Our Macroeconomic outlook for 2014

We expect a positive turnaround of the world growth cycle this year, driven by developed economies. However, while a conventional recovery is more and more clearly taking shape in the United States, probably also in the UK, the eurozone is only just emerging from recession and Japan will be hit by a fiscal shock (hike in VAT) that will not be totally offset by public demand.

Global liquidity will continue to rise next year, but its source will change, which is unfavorable for emerging economies. This summer´s currency crisis, already rationed the financing of their current account deficits and led some central banks to raise key interest rates. Per se negative, this shock occurs in an environment in which the structural weaknesses of emerging economies – infrastructure, qualification of the labour force and income inequalities – call for correction, especially since domestic demand is no more bolstered by rich commodities exports.

Thus, starting from a low point reached in second quarter 2013, we believe that world growth will pick up in 2014 and in 2015, principally in developed economies, and to the detriment of emerging economies. It also seems to us that the corporate investment cycle, will take a positive turn in certain G7 countries (USA, UK, Germany) and elsewhere (Spain).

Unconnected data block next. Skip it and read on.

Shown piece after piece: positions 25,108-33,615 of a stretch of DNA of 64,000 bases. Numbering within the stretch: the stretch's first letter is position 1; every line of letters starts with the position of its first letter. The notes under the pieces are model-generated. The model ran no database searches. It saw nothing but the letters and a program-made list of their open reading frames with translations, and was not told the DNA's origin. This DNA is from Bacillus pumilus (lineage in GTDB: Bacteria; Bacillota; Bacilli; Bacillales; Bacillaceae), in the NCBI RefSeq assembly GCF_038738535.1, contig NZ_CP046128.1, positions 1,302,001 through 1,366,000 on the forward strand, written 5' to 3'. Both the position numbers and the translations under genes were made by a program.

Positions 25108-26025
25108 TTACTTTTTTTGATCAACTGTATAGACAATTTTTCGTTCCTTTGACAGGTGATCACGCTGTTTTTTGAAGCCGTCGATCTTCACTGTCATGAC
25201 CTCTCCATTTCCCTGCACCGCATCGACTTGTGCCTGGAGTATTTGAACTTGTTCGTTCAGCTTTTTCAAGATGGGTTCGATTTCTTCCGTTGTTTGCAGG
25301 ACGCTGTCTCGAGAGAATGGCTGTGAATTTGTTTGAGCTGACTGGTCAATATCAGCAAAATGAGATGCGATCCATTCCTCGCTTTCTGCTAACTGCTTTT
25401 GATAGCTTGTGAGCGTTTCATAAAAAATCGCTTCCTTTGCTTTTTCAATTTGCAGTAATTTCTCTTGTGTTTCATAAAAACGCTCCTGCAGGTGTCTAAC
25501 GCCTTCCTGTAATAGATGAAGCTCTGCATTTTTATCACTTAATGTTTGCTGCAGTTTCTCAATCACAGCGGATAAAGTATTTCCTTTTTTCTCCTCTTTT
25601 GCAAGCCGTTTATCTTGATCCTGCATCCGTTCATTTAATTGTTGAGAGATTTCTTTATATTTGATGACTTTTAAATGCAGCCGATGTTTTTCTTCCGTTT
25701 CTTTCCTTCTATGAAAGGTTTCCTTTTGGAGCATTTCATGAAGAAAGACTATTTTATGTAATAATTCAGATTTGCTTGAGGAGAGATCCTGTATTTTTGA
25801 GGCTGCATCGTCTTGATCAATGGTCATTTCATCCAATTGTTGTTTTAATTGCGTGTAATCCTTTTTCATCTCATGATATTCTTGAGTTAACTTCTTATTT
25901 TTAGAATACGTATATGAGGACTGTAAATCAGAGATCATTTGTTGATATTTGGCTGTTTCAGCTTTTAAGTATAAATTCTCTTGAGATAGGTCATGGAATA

Über den Autor

  • Sylvain Broyer

    Sylvain Broyer

    Chief EMEA Economist, S&P Global Ratings.

    Sylvain joined S&P Global Ratings in September 2018 as Chief EMEA Economist, based in Frankfurt.
    Before that, Sylvain was Head of Economics at the French investment bank Natixis and a member of the General Management of its German Branch.
    Sylvain has been a member of the “ECB shadow Council”, a panel of leading European economists formed by German economic daily Handelsblatt since November 2012, and is a member of different public sector advisory groups.
    Sylvain holds doctorate degrees in Economics from the Universities of Frankfurt and of Lyon as well as a certification from the International Securities Market Association (ISMA). He teaches at the Paris Dauphine University for the Master in Banking & Finance.

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